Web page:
Camille Flammarion: Making science popular

Life on this planet is currently crazy, chaotic and confusing. In this context, I was thinking – wouldn’t it be nice to be able to poke one’s head out of the earthly firmament and look at the heavens beyond. This thought popped into my head because I had once seen an image depicting something like …

Climate science and climate fiction: Alarmist, really?

For more than 25 years, climate scientists have warned politicians and the general public about the dangers posed by global warming. Sometimes they have been listened to; more often then not they have been accused of alarmism. For more than a century, novelists and film makers have explored the possible, often catastrophic and dystopian, effects …

Natural/artificial

The Nuffield Foundation on Bioethics will soon report on a project that critically explores “how current public and political bioethics debates are affected by ideas about naturalness and how this correlates with academic discussions relating to the concept”. This made me think, especially as I am working now as a social scientist with a team …

Synthetic Biology; or the Modern Prometheus

When waiting for a plane, I was randomly musing about synthetic biology, responsible innovation and stories – this is the result. Once upon a time there were Mary Shelley and her husband Percy Bysshe Shelley. Mary wrote Frankenstein; or The Modern Prometheus (first published in 1818; now available in twitter-form, as tweeted by Katie Reeves); …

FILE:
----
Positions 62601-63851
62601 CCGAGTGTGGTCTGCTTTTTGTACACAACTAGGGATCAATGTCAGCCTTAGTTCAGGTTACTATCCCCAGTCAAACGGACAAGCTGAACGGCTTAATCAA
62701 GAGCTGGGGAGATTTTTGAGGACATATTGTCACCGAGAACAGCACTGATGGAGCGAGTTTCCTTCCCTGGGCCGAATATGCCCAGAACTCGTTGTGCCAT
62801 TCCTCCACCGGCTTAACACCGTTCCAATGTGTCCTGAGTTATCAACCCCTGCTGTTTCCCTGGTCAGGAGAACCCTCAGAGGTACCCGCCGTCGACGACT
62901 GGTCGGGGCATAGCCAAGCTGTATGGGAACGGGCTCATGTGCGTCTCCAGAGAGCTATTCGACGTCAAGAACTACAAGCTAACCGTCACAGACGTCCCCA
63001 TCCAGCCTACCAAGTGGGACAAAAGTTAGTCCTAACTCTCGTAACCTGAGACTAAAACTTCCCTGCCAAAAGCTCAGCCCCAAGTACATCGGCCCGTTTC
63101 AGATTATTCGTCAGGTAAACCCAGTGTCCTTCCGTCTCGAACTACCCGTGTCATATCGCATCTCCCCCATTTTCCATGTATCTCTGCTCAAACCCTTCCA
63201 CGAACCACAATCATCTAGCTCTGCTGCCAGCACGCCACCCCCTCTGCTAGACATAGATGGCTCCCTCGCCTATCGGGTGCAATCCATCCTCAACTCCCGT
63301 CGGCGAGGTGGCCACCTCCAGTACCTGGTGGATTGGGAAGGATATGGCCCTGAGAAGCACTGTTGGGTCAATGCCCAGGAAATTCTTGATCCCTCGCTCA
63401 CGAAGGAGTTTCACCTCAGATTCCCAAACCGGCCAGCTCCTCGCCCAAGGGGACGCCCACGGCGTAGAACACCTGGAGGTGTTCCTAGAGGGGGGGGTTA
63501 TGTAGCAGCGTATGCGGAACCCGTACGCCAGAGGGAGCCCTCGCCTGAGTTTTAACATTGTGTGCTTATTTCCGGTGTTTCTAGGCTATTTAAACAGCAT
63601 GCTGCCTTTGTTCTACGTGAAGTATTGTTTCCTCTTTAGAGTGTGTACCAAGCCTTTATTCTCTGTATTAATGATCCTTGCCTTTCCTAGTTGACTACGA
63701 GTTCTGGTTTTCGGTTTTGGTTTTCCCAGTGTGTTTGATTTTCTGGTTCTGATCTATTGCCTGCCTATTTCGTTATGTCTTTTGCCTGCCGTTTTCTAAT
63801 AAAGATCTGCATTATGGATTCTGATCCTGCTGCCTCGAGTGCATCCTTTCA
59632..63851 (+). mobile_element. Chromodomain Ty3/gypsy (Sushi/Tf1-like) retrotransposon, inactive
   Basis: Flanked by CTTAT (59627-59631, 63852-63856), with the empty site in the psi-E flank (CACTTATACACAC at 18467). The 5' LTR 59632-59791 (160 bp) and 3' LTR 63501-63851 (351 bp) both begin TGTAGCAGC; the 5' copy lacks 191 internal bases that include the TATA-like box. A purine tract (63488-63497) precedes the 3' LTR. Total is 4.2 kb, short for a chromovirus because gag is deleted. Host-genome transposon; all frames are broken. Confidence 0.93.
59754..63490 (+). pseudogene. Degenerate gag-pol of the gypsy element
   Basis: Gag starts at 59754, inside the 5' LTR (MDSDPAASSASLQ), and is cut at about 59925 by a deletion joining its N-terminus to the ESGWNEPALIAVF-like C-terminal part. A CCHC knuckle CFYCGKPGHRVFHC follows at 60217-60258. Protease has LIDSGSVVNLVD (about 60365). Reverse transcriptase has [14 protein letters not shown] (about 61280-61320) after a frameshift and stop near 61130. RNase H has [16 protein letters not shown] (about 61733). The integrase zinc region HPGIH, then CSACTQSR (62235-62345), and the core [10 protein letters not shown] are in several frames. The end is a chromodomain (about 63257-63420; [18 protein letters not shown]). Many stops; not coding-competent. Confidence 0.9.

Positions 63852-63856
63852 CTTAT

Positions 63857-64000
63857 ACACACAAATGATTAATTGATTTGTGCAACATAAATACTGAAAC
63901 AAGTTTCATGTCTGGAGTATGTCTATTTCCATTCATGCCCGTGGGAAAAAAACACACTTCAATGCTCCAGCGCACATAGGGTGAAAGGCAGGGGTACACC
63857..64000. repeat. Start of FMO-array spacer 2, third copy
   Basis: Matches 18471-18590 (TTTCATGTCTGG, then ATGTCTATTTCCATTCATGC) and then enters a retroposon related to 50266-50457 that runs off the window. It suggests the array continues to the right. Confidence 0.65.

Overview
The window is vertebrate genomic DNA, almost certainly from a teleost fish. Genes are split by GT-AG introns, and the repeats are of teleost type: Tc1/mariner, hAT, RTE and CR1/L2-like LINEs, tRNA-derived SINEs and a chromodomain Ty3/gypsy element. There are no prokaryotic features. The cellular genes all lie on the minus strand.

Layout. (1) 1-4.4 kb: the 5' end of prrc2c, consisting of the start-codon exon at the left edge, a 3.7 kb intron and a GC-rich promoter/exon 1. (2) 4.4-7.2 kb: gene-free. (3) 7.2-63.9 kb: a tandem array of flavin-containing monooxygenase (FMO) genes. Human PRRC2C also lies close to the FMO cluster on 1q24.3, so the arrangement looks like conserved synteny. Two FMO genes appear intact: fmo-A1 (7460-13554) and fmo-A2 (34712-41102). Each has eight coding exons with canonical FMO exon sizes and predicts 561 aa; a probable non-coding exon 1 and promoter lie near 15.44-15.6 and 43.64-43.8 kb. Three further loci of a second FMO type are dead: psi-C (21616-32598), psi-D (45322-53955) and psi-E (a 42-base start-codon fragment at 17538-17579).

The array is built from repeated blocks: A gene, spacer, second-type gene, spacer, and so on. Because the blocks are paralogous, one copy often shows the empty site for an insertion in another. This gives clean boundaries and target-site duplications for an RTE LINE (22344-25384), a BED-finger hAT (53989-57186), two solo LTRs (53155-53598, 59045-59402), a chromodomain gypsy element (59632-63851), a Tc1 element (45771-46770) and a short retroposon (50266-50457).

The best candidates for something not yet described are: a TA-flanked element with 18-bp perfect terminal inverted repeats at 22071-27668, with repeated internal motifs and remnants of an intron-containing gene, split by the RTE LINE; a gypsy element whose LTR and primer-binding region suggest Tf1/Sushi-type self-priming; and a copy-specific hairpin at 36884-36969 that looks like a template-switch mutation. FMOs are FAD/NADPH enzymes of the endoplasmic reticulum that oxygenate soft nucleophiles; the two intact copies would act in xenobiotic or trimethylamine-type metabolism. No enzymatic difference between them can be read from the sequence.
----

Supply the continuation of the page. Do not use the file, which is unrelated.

Science, politics and epigenetics

This post by Shea Robison is reposted here with the permission of author. Shea originally posted it on his blog ‘The nexus of epigenetics‘ under the title “Epigenetics Minority Report Part I: Epigenetics, blame, precrime and politics“ *** If you picked up the movie reference in the title to this post, you are likely (hopefully) asking …

Jules Verne: Making science visual

On Christmas Eve I had a chance encounter on twitter and the result is this blog post, or rather: essay. Richard Ashcroft had retweeted a tweet about a book by Adam Roberts. The book retells Jules Verne’s story of Twenty Thousand Leagues under the Sea and contains new illustrations by Mahendra Singh. I have now …

Taking charge of the apocalypse: On serendipity, walruses and last men

A week ago somebody sent me this YouTube video of a walrus that makes noises on command. I sent it on to a few people, including my sister. She sent me back a picture of a sea lion taken while on holiday in Alaska, which I have used as the featured image for this blog. …

Unseasonable weather; unseasonable climate? Facts, fictions and fantasies

I have just come back from a place in Dorset that my husband’s family has visited every summer for the last forty years or so and that I have visited for the last twenty. I sometimes needed to take and wear an anorak. This has changed and I have been wearing it more often over …